Macron urges Trump not to get out of Africa

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French President Emmanuel Macron | Pool photo by Guillaume Horcajuelo/AFP via Getty Images

Remarks come after US officials indicated Washington is considering a reduction in its military presence.

PAU, France — French President Emmanuel Macron called for his U.S. counterpart Donald Trump not to pull military forces from Africa, warning it could endanger the fight against terrorism.

“If the U.S. decided to withdraw from Africa, it would be bad news for us,” Macron said late Monday at a press conference following a summit in Pau, southwestern France, with the presidents of the five African countries that make up the G5 Sahel coalition: Burkina Faso, Chad, Mali, Mauritania and Niger.

“I would like to be able to convince President Trump that the fight against terrorism to which he is deeply committed is playing out also in this region.”

Macron’s remarks came after top U.S. military officials indicated Washington is contemplating a reduction in its military presence in Africa. Arriving in Brussels for meetings at NATO headquarters on Monday, the chairman of the U.S. Joint Chiefs of Staff General Mark Milley said resources “could be reduced and then shifted, either to increase readiness of the force in the continental U.S. or shifted to” the Pacific.

The meeting in Pau was intended to underscore the urgency of the increasingly dangerous situation in the Sahel region, where the French military has long led the West’s counter-terrorism efforts.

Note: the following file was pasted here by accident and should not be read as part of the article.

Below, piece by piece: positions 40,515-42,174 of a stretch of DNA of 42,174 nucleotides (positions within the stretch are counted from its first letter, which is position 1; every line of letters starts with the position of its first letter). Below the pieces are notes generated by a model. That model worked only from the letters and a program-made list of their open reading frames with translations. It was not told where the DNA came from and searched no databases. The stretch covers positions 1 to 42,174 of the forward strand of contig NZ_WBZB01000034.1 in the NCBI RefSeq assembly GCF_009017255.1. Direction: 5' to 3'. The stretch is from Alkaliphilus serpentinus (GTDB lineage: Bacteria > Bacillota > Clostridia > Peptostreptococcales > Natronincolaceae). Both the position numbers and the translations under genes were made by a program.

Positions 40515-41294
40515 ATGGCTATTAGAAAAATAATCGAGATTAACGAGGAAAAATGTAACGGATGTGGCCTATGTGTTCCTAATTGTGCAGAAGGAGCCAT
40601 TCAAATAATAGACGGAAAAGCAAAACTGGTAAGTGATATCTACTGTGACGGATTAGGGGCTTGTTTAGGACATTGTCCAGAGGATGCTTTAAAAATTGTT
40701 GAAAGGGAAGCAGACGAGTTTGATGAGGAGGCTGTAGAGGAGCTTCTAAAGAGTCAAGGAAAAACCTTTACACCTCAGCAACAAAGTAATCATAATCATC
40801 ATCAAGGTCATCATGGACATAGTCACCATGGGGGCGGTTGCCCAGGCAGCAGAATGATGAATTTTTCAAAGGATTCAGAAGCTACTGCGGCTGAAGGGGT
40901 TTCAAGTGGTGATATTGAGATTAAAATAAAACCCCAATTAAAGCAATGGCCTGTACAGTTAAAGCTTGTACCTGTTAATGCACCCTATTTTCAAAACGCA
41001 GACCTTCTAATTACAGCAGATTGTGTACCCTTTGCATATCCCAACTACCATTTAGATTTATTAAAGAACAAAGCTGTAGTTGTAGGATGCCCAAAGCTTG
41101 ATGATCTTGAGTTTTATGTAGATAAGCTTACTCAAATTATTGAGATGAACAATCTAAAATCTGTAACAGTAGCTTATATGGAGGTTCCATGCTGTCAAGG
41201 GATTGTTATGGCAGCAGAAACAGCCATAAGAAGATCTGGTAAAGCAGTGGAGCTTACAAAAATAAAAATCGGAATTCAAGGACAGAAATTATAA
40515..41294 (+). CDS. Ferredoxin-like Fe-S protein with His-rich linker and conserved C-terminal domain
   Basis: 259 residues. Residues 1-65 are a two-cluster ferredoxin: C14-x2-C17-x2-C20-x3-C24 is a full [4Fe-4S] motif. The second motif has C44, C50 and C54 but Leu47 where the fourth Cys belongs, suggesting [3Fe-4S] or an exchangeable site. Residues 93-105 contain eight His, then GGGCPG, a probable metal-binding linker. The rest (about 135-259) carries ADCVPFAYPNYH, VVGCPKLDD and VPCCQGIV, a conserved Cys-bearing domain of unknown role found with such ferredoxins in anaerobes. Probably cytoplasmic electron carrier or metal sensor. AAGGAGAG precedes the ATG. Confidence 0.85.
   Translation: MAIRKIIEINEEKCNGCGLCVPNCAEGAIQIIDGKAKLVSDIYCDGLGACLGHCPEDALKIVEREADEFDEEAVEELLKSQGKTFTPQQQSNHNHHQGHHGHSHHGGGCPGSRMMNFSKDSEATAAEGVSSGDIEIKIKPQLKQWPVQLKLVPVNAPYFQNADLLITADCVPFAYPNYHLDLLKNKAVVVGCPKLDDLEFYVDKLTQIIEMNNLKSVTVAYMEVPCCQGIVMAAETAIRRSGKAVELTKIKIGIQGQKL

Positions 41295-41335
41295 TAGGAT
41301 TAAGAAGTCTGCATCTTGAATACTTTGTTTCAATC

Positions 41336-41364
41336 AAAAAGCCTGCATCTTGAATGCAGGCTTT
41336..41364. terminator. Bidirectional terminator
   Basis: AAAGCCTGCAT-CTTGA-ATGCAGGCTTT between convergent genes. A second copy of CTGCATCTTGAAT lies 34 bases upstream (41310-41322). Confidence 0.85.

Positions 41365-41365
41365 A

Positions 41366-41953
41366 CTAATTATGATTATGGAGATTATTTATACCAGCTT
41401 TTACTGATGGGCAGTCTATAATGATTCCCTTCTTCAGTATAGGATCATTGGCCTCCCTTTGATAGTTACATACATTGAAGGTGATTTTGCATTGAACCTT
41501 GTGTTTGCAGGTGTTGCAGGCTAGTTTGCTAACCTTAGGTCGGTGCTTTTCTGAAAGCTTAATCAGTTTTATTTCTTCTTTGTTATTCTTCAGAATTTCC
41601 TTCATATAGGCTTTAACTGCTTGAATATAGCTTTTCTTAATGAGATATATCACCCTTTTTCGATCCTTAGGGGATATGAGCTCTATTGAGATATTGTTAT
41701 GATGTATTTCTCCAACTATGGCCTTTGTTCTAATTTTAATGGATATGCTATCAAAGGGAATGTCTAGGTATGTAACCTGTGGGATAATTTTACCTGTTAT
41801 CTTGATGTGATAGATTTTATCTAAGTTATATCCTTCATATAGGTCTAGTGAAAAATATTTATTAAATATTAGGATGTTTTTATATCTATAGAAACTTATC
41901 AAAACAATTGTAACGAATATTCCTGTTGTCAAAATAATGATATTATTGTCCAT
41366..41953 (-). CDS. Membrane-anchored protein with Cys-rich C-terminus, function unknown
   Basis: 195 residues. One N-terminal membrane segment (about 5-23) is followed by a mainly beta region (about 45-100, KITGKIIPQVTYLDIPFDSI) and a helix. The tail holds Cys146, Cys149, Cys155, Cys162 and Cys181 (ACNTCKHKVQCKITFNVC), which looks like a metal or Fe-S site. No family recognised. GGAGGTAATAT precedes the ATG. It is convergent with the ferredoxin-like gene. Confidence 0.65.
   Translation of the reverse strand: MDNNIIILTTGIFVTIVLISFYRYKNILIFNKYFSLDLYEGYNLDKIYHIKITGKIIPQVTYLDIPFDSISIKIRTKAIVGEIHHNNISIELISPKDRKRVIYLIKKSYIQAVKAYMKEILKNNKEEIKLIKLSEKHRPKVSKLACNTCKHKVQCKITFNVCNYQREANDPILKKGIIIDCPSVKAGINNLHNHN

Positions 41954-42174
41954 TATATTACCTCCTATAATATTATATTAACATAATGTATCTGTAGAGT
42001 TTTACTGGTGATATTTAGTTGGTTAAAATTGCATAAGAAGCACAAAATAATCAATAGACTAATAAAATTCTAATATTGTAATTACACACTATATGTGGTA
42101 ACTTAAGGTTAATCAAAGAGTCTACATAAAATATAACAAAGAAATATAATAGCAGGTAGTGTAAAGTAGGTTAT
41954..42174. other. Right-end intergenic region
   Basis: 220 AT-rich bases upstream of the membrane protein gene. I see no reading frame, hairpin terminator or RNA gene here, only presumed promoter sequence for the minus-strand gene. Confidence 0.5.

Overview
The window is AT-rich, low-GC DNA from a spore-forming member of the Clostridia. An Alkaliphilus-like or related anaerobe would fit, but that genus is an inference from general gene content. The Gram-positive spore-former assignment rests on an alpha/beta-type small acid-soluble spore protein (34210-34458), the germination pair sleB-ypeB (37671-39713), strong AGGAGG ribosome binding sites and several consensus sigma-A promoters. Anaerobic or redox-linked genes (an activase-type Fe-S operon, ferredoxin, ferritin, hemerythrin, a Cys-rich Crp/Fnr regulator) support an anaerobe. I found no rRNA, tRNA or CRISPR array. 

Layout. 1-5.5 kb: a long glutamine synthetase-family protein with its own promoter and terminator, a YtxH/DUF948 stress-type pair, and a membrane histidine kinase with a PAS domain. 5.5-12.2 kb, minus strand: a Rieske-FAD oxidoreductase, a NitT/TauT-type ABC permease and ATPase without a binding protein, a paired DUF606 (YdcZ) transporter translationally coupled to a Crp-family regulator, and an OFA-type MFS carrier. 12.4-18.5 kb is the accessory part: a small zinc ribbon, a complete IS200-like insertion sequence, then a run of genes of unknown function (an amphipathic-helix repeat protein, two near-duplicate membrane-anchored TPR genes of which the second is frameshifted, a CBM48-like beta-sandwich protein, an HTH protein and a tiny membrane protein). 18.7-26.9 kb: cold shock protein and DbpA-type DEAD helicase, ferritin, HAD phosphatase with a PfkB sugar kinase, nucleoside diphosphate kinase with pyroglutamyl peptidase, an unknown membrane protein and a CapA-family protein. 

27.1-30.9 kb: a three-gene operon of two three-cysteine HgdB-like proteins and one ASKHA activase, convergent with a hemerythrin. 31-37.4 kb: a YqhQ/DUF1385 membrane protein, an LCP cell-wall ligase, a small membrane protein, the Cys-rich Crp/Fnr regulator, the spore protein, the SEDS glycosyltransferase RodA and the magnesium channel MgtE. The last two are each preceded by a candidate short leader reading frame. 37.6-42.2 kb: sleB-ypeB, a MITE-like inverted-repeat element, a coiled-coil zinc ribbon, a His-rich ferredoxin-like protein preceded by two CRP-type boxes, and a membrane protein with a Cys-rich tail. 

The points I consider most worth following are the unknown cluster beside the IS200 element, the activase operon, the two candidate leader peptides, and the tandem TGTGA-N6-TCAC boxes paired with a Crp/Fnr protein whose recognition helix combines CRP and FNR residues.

Some 4,500 French soldiers have been deployed in the area since 2014, when Mali requested help.

French officials said that while the U.S. military commitment to the region is relatively small, its contributions there are still critical. The U.S. has 7,000 special forces on rotation in the continent and an additional 2,000 soldiers engaged in training missions. It also has a major drone base in Niger, providing important intelligence capabilities.

“Macron plays with an open hand,” said a French diplomatic official. “Africom [United States Africa Command] is 1 percent of U.S. resources abroad, and security in Africa is an interest we have in common.”

Macron on Monday also highlighted a tweet by the White House’s National Security Council, which was posted during the summit in Pau, expressing strong support for efforts in the Sahel.

“The United States strongly supports African, French and international efforts in the Sahel to strengthen security and combat terrorism,” it said.

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